FSI Coupons Gain Clout For Brands AND Stores

With coupon activity in free-standing inserts increasing, Kantar Media reports that the fliers are increasingly important to retailers, as well as brands.

“While retailer alignment has always been an objective, we’ve seen this growing in importance this year,” says Dan Kitrell, VP/ account solutions at Marx, a Kantar media company. “It gives retailers bigger merchandising opportunities, moving away from brand events and toward sales events.”

In part, he says, marketers are driving the trend, with companies like Procter & Gamble, L’Oreal, Johnson & Johnson, and Unilever offering multiple page themed events, which he says are effective at breaking through promotional clutter. And stores are also beefing up their cause-related promotional and couponing efforts, he tells Marketing Daily, stores will focus on such partners as Wounded Warriors or Feeding America, “which go across many brands.”



The company reports that FSI coupon activity increased 3.4% during the first six months of 2014. Retailer page promotions jumped 27%, to 14.5 billion pages.

Nonfood categories increased 8.2%, driven by health and personal care products. (These now represent roughly two-thirds of all FSI coupons, or 158 billion.) Overall, some FSI coupons delivered $267 billion in consumer incentives, an 8% jump from the same period in 2013. Food coupons, however, actually declined 3.9%, to 55.9 billion coupons. By category, refrigerated foods dropped the most.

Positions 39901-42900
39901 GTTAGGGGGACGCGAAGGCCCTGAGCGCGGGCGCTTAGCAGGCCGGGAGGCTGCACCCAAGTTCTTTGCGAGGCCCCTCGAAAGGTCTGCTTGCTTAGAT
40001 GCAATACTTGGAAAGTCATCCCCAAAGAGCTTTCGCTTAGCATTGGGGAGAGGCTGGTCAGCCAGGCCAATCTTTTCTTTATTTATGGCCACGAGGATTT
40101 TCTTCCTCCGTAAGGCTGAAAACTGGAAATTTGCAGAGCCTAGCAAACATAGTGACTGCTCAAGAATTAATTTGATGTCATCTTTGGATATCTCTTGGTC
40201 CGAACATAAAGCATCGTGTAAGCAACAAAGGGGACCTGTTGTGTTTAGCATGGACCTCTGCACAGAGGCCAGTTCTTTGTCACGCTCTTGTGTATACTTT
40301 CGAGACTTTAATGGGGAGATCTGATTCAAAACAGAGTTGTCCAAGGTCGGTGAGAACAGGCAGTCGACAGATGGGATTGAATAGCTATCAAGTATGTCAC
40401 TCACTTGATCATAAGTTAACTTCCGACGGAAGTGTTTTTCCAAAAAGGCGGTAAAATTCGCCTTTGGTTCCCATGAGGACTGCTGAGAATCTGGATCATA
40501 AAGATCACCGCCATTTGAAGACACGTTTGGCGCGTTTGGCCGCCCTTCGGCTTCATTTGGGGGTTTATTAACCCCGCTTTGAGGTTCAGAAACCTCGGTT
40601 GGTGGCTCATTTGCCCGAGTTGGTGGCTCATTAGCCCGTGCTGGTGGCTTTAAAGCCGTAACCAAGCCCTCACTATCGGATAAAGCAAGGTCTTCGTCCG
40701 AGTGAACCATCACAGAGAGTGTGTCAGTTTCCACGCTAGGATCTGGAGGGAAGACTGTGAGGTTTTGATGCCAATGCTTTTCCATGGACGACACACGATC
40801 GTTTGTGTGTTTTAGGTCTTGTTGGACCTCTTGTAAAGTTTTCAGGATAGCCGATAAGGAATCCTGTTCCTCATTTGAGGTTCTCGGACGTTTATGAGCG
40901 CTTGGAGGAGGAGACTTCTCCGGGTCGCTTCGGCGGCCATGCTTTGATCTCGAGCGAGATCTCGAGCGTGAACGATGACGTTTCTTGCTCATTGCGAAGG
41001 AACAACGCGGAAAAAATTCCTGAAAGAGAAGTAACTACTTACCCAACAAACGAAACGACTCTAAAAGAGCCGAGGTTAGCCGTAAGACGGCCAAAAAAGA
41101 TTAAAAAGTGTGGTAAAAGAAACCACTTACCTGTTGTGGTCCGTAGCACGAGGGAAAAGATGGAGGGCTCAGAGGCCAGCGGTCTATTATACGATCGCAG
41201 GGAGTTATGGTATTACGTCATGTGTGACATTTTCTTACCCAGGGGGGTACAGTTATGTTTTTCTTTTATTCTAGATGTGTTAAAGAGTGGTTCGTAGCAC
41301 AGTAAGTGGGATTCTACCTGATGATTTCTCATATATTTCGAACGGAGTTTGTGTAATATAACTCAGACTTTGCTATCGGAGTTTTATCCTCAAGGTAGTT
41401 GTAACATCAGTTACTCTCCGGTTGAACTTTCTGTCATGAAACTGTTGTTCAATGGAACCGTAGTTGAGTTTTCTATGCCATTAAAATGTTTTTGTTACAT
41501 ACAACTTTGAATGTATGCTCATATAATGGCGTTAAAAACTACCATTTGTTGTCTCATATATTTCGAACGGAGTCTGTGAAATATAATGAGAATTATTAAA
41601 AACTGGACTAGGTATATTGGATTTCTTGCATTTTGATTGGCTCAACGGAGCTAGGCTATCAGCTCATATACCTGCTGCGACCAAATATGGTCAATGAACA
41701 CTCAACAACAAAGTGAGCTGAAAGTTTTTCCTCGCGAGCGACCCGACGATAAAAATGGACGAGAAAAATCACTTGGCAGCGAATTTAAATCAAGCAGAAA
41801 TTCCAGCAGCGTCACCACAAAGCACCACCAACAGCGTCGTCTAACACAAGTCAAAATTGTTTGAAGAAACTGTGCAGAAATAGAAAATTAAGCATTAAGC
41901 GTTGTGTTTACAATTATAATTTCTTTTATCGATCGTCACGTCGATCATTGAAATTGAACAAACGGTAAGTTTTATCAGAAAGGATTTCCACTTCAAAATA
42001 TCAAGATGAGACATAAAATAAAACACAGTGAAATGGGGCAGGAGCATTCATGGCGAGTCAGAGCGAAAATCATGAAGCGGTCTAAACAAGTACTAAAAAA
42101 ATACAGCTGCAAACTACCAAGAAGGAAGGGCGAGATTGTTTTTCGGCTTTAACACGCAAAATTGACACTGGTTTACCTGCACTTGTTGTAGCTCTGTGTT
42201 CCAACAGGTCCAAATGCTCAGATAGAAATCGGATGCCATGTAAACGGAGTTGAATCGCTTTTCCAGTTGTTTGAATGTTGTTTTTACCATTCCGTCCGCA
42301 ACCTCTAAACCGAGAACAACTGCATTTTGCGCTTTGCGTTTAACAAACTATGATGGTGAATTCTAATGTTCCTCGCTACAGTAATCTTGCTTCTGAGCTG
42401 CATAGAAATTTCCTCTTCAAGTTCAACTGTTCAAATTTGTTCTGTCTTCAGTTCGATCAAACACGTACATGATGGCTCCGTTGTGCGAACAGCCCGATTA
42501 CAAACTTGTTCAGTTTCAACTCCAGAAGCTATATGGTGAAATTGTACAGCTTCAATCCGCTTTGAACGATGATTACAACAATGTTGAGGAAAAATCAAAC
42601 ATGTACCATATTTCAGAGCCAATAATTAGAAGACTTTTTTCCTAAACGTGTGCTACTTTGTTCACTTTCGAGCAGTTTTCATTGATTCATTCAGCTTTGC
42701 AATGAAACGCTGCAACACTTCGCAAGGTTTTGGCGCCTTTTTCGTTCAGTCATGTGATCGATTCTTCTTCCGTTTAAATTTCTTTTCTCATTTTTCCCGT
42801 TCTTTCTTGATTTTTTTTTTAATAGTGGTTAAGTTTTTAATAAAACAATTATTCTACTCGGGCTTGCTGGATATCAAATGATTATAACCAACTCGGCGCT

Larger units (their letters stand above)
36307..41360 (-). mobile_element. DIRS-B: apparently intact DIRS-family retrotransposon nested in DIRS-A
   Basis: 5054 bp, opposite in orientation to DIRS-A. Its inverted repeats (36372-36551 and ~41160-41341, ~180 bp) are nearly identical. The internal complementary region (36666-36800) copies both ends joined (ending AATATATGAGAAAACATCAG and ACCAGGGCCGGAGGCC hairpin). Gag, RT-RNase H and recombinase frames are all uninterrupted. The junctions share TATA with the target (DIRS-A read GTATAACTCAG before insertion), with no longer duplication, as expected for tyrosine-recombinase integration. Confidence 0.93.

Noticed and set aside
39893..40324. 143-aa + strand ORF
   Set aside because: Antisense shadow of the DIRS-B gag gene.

And while the dollar value of coupons increased, the number of weeks available for redemption declined. In nonfoods, the average face value gained almost 1% to $1.99, while the average expiration fell to 6.3 weeks, for a decrease of 2%. And for food coupons, the average face value added 9.8% to $1.13, while the redemption period slipped 1.3% to 8.2 weeks.

Walmart continues to be the largest retailer in FSI activity, it also showed the largest increase, cranking FSI activity up 46% to 5.2 billion pages. Walgreens, Target and Family Dollar are the next largest, followed by Dollar General, CVS, Safeway, Kroger, Publix and Vons.

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